CHILDREN who still suffer the side effects of the Chernobyl Nuclear Disaster were remembered across Solihull on Monday (April 26).
On the 35th anniversary of the event Solihull’s Chernobyl Children’s Project co-ordinator, Kath Ruane, is calling for more families to host two children when they visit the borough next year.
The project, which celebrated its own 25th Anniversary last year, supports children and young people with disabilities in Belarus, and brings children in remission from cancer for recuperative holidays in the summer.
Kath said: “Covid-19 prevented children from coming last summer and sadly there will be no holidays this year.
“But our work in Belarus goes on, and we look forward to inviting children here again next summer. We would welcome new families getting involved to host two children in their home for a fortnight again.”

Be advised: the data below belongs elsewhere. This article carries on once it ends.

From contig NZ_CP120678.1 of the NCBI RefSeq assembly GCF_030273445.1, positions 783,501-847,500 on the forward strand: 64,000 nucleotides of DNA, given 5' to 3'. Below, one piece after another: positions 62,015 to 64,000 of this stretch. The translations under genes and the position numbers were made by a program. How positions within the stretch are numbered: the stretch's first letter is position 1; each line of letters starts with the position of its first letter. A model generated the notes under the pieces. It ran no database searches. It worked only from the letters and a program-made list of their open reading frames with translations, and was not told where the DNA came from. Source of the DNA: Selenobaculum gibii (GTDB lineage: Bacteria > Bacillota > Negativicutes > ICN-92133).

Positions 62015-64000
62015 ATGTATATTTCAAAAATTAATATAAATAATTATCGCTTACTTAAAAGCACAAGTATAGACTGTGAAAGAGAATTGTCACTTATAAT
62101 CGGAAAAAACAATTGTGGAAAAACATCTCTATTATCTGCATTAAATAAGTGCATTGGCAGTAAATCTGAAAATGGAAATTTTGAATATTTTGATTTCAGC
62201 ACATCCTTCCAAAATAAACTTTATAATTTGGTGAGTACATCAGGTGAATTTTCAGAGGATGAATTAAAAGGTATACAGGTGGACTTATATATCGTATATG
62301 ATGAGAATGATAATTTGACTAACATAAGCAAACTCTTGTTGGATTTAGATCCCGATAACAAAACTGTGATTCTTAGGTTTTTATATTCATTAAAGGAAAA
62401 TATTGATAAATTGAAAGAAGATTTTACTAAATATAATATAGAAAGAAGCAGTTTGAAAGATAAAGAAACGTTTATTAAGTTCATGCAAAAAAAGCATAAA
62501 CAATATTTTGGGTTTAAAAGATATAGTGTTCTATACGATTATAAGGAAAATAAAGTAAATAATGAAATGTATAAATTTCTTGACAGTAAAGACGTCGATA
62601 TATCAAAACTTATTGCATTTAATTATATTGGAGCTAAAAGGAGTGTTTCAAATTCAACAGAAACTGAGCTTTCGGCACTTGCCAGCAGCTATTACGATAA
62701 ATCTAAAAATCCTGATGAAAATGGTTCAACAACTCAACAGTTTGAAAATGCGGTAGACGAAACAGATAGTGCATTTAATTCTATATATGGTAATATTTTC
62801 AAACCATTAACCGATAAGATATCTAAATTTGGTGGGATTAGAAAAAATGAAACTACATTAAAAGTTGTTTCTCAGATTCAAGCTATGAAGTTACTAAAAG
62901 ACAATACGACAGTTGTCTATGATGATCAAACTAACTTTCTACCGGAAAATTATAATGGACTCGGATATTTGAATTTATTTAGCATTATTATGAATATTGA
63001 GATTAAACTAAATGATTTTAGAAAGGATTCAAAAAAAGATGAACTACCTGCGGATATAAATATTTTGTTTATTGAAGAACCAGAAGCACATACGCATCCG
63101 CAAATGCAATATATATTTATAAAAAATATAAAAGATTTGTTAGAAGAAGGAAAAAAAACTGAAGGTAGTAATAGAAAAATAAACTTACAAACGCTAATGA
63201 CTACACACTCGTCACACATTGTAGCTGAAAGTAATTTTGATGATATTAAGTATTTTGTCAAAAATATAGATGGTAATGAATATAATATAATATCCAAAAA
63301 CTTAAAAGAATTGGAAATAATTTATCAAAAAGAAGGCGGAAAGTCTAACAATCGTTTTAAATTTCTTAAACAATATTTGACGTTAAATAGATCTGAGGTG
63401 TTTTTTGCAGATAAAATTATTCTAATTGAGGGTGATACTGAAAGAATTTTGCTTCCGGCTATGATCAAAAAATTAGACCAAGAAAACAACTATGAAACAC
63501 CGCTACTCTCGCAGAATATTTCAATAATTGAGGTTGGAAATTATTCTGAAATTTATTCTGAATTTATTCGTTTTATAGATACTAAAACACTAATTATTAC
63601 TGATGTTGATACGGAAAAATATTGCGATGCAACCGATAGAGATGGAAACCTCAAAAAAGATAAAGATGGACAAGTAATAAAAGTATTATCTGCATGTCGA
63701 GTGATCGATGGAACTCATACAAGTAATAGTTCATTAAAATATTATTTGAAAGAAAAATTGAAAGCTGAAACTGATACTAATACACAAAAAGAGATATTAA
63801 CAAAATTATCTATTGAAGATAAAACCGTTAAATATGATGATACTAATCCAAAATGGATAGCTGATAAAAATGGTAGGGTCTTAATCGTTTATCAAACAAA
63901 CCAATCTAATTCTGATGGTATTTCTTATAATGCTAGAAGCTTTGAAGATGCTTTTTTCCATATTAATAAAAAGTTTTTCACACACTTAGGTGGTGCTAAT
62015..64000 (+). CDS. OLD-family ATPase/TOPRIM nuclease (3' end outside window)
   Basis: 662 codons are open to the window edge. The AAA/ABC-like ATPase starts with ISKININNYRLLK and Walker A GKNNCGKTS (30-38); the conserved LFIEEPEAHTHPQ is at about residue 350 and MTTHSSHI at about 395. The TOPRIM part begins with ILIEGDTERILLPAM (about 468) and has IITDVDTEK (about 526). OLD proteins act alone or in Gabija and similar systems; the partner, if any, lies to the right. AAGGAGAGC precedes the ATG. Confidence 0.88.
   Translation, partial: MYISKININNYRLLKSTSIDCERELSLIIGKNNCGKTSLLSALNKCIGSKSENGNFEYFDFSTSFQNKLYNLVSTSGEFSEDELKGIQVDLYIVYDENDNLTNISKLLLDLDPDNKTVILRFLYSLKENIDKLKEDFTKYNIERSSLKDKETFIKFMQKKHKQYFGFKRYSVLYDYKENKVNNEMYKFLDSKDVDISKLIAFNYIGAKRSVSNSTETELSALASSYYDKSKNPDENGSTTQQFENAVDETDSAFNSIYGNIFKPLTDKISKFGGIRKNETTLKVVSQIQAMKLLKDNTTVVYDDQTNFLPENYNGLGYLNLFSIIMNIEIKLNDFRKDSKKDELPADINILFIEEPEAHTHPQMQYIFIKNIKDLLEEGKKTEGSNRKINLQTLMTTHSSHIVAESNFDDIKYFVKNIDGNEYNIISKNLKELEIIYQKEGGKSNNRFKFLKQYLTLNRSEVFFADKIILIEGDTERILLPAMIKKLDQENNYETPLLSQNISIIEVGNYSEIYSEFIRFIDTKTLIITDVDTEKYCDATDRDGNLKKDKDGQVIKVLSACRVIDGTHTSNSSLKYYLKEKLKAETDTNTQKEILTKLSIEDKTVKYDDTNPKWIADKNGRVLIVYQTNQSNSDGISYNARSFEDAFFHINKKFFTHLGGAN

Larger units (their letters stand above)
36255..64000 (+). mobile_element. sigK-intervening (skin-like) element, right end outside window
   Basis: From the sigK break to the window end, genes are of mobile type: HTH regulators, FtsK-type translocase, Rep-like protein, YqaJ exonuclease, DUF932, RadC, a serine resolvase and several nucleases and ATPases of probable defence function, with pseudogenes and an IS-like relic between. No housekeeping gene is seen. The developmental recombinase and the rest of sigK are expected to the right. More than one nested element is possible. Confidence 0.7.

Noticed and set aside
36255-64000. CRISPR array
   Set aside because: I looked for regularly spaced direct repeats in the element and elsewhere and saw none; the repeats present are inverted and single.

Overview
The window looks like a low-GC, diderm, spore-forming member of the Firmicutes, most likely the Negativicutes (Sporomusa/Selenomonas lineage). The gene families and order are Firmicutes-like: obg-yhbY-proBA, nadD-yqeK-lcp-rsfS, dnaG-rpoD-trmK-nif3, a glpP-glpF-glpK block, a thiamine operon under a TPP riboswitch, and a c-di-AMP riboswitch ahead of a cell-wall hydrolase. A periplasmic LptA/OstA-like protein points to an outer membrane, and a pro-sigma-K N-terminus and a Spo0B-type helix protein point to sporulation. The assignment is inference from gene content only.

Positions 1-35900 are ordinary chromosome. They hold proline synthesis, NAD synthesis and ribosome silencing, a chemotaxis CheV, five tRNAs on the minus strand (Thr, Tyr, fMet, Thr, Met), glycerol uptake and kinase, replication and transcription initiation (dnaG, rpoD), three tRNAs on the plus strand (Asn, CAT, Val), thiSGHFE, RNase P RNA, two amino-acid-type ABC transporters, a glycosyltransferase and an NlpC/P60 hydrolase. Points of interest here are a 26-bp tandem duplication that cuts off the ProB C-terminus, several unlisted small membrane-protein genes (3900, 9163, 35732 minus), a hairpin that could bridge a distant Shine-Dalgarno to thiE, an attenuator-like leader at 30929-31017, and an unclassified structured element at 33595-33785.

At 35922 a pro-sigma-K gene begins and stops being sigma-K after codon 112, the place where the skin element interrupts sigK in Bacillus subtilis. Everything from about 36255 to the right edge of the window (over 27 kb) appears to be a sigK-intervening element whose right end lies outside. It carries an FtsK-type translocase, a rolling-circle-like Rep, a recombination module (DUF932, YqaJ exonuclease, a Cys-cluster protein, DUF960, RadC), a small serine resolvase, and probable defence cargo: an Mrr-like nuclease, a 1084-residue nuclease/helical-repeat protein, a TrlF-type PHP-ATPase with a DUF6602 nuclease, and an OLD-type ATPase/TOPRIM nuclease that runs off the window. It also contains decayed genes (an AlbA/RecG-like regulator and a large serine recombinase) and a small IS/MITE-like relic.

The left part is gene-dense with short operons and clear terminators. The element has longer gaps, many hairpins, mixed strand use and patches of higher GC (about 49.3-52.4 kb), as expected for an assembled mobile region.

The Chernobyl nuclear power station blew up in the middle of the night on April 25 and 26 1986.
Tons of radioactive debris and dust were thrown out of the reactor which was blown across Europe and beyond.
The heaviest fallout landed in Belarus and it is the children there who have suffered most – from cancers, diabetes, heart and respiratory problems and damage to their immune systems.
Some who were babies or young children at the time of the accident are now the parents of children born with leukaemia or with genetic disorders.
In 2016 the United Nations designated April 26 as International Chernobyl Disaster Remembrance Day.
All around the world people will be remembering the accident and its health and environmental consequences.